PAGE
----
Megan Leavey: A movie review.

The movie Megan Leavey opens in theaters June 9 but as former military and an AT&T subscriber I was invited to an early screening of the movie on May 30 for free to mark National Military Appreciation Month.  In addition to being a U.S. Army Veteran (76-79) I was also an Army Brat to a career (43-70) US Army E.O.D. (Explosives Ordinance for non military) and am a dog lover also, so a movie about a bomb sniffing dog caught my attention as I was watching the trailers, announcements, and snippets of the plot line leading up to release.

I’m looking forward to it until I get a preview trailer which contains an interview with a male in the film where he says how wonderful it was to work on a film “with so many women” with “wonderful energy” (a women overcoming bias film, I’m sure).   The Director goes on to say there are many war films depicting male marines and few with women.  And this is where I go I go DUH.  Since the first Gulf War 97% of combat deaths and casualties have been men and they compose over 90% of US Veterans. And previously men fought all wars with very few female combatants.  Ironically I posted a piece about female specific services and the lack of MALE specific services in my memorial Day piece, “Do we support our troops”.  Now I’m thinking I’m headed to a PC “women overcoming adversity and hostile men” piece of work.

I was pleasantly surprised as I found the movie to be a nice piece of linear story telling which wasn’t in any form preachy or judgemental.  The movie opens to a young person (who just happens to be a female), from divorced parents, who is coming of age and wondering what to do with her life.  Deciding to enlist in the Marines she carries her bad habits with her until she finds the canine program, and this is where we meet the dog, “Rex”.  Here she encounters the reality of life, to achieve (anything) requires setting goals and objectives and a commitment to succeed.

We follow her to her deployment in a war zone, having to face the unknown.  She has the “what did I get myself into” and “I’m not ready for this” thoughts that I’m sure every young person has when they first start to make their own decisions for themselves, then have to either suffer the consequences or reap the rewards of their decisions.  Here again the movie isn’t preachy but sticks to the story line presenting issues as the normal course of life.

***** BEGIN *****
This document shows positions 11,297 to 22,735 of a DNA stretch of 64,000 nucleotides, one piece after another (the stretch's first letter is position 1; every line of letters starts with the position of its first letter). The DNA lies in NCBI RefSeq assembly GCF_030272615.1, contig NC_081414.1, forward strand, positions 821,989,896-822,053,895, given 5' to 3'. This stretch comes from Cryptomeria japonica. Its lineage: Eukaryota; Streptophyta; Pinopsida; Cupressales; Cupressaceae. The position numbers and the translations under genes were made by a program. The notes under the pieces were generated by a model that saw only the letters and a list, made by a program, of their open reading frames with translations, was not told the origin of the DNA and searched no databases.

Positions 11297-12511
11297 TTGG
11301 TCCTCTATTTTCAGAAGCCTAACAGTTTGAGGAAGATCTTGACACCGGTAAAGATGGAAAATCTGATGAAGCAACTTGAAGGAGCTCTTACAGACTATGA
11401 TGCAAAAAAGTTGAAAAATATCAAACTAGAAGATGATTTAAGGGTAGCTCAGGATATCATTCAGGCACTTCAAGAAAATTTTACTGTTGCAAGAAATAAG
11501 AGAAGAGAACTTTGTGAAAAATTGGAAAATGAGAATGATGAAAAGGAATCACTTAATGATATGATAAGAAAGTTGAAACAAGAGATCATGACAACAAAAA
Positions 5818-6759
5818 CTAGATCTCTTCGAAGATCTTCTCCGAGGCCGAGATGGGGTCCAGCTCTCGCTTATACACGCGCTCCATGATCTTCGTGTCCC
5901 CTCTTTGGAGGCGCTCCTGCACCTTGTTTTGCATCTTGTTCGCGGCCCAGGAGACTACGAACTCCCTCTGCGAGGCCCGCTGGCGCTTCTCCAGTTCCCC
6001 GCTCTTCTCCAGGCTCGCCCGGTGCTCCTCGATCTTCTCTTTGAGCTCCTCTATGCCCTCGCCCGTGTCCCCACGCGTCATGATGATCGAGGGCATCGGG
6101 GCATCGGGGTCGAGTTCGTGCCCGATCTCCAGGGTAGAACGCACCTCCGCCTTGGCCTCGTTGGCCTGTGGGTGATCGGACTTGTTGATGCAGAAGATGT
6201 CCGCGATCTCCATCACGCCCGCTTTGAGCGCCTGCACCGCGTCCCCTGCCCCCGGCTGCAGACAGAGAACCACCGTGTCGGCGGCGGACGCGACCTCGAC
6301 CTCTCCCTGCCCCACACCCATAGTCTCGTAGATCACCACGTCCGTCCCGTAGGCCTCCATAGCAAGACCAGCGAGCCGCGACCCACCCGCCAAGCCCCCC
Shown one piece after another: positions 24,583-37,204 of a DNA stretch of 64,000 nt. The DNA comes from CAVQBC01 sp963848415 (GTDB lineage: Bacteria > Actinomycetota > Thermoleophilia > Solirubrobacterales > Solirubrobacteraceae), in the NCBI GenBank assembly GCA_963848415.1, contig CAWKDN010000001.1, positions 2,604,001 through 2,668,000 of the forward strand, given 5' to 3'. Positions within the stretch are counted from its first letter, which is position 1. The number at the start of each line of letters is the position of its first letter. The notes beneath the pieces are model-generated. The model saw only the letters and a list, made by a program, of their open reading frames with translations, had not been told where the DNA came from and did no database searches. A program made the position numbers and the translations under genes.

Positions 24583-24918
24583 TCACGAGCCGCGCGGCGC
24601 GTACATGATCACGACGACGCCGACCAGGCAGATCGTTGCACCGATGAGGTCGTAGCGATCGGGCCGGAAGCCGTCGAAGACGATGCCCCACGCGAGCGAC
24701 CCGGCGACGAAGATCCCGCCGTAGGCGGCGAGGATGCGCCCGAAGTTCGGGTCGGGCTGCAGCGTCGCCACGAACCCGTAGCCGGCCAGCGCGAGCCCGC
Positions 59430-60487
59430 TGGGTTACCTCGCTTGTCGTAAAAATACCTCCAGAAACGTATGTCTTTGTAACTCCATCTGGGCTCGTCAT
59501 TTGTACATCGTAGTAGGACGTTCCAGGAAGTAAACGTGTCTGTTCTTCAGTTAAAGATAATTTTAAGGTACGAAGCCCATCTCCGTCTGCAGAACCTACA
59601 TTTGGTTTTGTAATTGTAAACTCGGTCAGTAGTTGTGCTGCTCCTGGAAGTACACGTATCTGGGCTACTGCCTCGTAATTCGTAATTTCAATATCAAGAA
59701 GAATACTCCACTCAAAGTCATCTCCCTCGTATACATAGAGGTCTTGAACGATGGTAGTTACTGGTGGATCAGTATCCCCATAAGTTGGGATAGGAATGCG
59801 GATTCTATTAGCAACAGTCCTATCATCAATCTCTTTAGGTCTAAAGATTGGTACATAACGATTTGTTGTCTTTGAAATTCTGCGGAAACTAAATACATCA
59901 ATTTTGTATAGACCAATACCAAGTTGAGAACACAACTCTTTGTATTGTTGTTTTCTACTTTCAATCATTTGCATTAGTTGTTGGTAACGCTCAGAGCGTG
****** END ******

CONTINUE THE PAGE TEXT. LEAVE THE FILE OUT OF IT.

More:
The story line continues to post deployment where Leavey tries to arrange to have Rex evaluated to allow her to adopt him when he is no longer being used by the military.  Again there is no preaching and the story line shows all perspectives in why things are being done the way they are.  There is no glossing over the challenges she has to face, nor is there a demonization of the people who make decisions counter to her wishes.

I found the story line believable. The interactions of her and her family showed the stresses divorce play upon children and the and the actions and dialogue of parents believable.  The training and conduct of the military personnel was also believable, as were the war scenes, which showed the dangers of military deployment without being overly graphic.  The dangers, and rewards, of military service were portrayed factually.

If you are looking for a movie which speaks to the issue of women in the draft, women in combat, or the downtrodden female overcoming patriarchal adversity, this isn’t it so if you’re looking for a PC movie – stay home.  Also, it isn’t a “blockbuster” nor is it set to be a classic cleaning up the Oscars.  It is a nice little film with a good story line which you can take your teenagers to, enjoy together, and maybe open up some discussion about life itself and their decisions for their future.  If you are looking for a good coming of age war story with a dog as the co-star, this is it.   And if nothing else, you have to like the dog.

Megan Leavey Opens in theaters today, June 9, 2017.  More on “Rotten Tomato” here.

And at the end of the movie I say … 1304-royalty-free-content.jpg and 4 of 5 stars.